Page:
Monkey Menace: Huye Residents Rattled by Rampaging Apes

Monkeys are playing Monkey tricks with Huye residents

Residents of the secondary city of Huye, especially those living near the University of Rwanda (UR), are complaining about a huge population of monkeys which are marauding the area, destroying property and food crops.

The primates which have lived in the area for many years have multiplied in numbers and have become a menace to farmers in the Mukoni marshland in Tumba Sector, in the Southern Province district of Huye.

Our reporter in the district, Marie Claire Joyeuse spoke to different farmers who say they now have to guard their plantations around the clock to prevent the menacing monkeys from destroying the crops, mainly maize, beans, sweet potatoes, tomatoes, and anything else they grow.

Vérène Nibakure, one of the landowners and a farmer in the area, says that in order for them to be able to harvest something during the season, they have to protect the crops all year-round to prevent the apes from eating their produce.

“When you plant maize, they don’t even wait for it to germinate. They will go into the garden and get the seedlings from the soil. They also like the ones which are just germinating because they are soft,”

“That is not all. Even when the maize grows, they wait for it to be ready and they harvest and eat,” Nibakure said, describing the human-ape food war that has been brought about by the rampaging monkeys of Huye.

Nibakure said she had grown tomatoes but the monkeys timed when they were ready for harvesting, invaded the garden, ate them all and left her with nothing.

Residents of Huye say the monkeys leave nothing in their way. Apart from attacking crops, the apes also eat fruits including guavas, paw paws, mangoes and more. They are also said to go as far as entering kitchens to eat food that is being cooked.

Traders in Mukoni say they also have to stay alert in their shops because any slight distraction means that the apes will steal biscuits, bread, sweets, and other goods.

The apes are said to attack gardens and homes alike.

“Sometimes I set out to give a client goods or airtimes and as soon as I have gone, they grab things such as biscuits, sweats and bread. They eat everything humans eat,” says Emmanuel Ukobizaba, popularly known as Kibonge.

The stubborn apes are also said to harass women more and tend to fear men. Women fruit vendors say when they are going to markets with their merchandise, especially yellow bananas, if they are not covered well the monkeys attack them, forcing them to abandon their goods and they eat them.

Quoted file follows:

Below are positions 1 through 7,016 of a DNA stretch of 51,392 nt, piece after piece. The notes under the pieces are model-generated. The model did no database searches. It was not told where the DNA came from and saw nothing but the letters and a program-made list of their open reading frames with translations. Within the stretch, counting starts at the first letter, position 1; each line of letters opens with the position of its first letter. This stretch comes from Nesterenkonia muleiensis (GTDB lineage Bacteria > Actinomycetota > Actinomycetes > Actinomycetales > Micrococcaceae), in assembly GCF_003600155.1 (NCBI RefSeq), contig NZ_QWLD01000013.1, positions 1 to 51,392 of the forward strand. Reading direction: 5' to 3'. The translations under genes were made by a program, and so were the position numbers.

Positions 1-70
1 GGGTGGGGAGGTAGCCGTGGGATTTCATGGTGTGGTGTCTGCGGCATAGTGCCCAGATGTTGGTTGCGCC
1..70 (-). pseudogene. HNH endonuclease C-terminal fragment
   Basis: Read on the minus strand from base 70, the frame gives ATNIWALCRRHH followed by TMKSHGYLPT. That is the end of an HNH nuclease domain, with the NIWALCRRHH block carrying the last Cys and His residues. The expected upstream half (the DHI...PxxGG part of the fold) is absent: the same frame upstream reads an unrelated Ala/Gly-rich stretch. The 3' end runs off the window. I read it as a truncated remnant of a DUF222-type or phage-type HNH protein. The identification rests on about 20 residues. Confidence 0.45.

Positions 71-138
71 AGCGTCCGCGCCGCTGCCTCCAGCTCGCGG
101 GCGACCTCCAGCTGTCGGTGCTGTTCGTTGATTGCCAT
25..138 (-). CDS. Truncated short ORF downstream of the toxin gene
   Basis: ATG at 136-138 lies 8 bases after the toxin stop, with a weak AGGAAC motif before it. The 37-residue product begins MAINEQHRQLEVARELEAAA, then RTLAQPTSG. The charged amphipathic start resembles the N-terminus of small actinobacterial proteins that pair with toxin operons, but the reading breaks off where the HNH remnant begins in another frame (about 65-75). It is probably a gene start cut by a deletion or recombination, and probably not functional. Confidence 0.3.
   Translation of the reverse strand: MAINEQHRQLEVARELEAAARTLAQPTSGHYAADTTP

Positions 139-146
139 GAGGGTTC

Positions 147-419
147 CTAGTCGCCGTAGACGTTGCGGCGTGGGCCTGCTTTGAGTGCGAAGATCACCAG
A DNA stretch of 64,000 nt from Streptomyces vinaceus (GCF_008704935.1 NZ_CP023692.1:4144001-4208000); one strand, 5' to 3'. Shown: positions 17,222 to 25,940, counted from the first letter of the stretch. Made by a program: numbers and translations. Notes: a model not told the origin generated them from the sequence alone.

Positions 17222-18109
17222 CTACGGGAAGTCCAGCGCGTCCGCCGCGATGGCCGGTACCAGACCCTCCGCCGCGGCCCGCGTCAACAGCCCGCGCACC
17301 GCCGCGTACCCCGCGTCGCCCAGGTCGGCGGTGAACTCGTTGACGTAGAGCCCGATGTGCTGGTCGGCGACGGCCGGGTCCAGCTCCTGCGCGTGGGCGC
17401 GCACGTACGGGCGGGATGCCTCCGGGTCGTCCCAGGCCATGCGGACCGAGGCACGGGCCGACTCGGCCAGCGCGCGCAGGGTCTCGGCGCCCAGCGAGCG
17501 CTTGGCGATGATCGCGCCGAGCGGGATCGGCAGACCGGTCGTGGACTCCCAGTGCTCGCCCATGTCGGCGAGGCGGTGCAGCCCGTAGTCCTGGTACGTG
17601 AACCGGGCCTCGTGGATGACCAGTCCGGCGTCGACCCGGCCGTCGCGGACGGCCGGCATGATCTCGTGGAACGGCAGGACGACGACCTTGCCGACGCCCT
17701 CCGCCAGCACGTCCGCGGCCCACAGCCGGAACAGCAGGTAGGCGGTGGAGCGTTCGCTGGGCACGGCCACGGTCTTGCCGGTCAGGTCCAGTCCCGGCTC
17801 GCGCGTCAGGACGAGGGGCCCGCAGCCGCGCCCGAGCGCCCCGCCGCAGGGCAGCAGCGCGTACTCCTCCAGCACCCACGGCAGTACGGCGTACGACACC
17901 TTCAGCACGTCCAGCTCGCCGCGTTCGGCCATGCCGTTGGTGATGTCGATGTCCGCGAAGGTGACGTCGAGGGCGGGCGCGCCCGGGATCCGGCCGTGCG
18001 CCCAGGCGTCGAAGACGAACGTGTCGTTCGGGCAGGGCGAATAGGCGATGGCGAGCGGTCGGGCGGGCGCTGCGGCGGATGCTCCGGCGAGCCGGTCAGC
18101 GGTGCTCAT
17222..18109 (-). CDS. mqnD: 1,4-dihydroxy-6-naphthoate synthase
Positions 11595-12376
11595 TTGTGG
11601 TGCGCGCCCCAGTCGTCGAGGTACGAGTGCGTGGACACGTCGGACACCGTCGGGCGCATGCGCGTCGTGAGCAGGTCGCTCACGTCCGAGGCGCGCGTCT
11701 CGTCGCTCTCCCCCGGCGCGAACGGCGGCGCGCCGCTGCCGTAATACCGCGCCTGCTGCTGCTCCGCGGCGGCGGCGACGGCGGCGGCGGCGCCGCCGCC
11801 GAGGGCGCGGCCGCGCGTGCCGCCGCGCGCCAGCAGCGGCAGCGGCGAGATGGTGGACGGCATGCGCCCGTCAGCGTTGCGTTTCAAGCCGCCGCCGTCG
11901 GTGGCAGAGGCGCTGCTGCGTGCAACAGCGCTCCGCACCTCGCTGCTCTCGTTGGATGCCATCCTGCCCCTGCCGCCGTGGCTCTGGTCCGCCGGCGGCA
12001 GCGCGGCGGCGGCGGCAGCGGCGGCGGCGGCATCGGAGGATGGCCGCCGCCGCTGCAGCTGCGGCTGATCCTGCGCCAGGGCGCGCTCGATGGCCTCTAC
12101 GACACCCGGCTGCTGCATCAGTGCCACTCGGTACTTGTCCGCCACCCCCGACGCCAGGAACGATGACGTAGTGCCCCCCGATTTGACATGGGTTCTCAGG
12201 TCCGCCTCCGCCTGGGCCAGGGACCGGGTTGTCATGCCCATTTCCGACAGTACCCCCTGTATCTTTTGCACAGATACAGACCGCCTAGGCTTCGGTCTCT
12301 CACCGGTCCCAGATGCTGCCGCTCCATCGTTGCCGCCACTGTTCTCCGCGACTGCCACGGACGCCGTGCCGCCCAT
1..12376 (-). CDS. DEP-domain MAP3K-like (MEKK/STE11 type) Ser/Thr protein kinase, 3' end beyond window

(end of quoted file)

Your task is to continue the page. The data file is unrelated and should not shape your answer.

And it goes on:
The victims say even the gardens have to be guarded by men and boys because the monkeys are not scared away by women or girls.

In the field they are also protected by men and boys, because women do not drive them away.

“I had planted maize, but the monkeys attacked the field and ate them all. I tried to chase them away but they stubbornly refused to go away. I gave up,” said Alice Masengesho, also a farmer in Mukoni swamp.

Residents of Tumba, Taba and Karubanda, who are the most affected by the menacing monkeys, want authorities to come to their rescue and find a solution to the apes, whose population tripled over the years as they reproduced.

Maize fields are not spared. They have to be guarded by men or boys.

Huye residents say some years ago, only a small population of monkeys existed in the forest around the University of Rwanda, commonly known as Arboretum, and they were not commonly seen in town or surrounding neighbourhoods.

However, as time went on, the monkey population increased, forcing some families to venture out into other surrounding forests near the city of Huye, to find food, including in the city centre.

Telesphore Ngoga, the Head of Conservation Division at Rwanda Development Board (RDB), says the government body is working with different districts facing the monkey problem to find an urgent solution. Other districts facing a similar problem include Nyamasheke, Rusizi, Karongi and Rulindo.

“We are working with the district administration to find a way of managing this problem, using conservation methods,”

“We are also looking into how these primates can be added on the list of animals whose damage can be compensated through the guarantee fund,” Ngoga told Kigali Today.

Ngoga said something will be done this year to compensate victims, pointing out that an assessment which was being done to address that was delayed by the New Coronavirus outbreak.

The population of apes in Huye nearly tripled in recent years.

 

The monkeys previously lived in the forest near the University of Rwanda known as Arboretum but since they increased in numbers, they have found other forests around Huye to inhabit.



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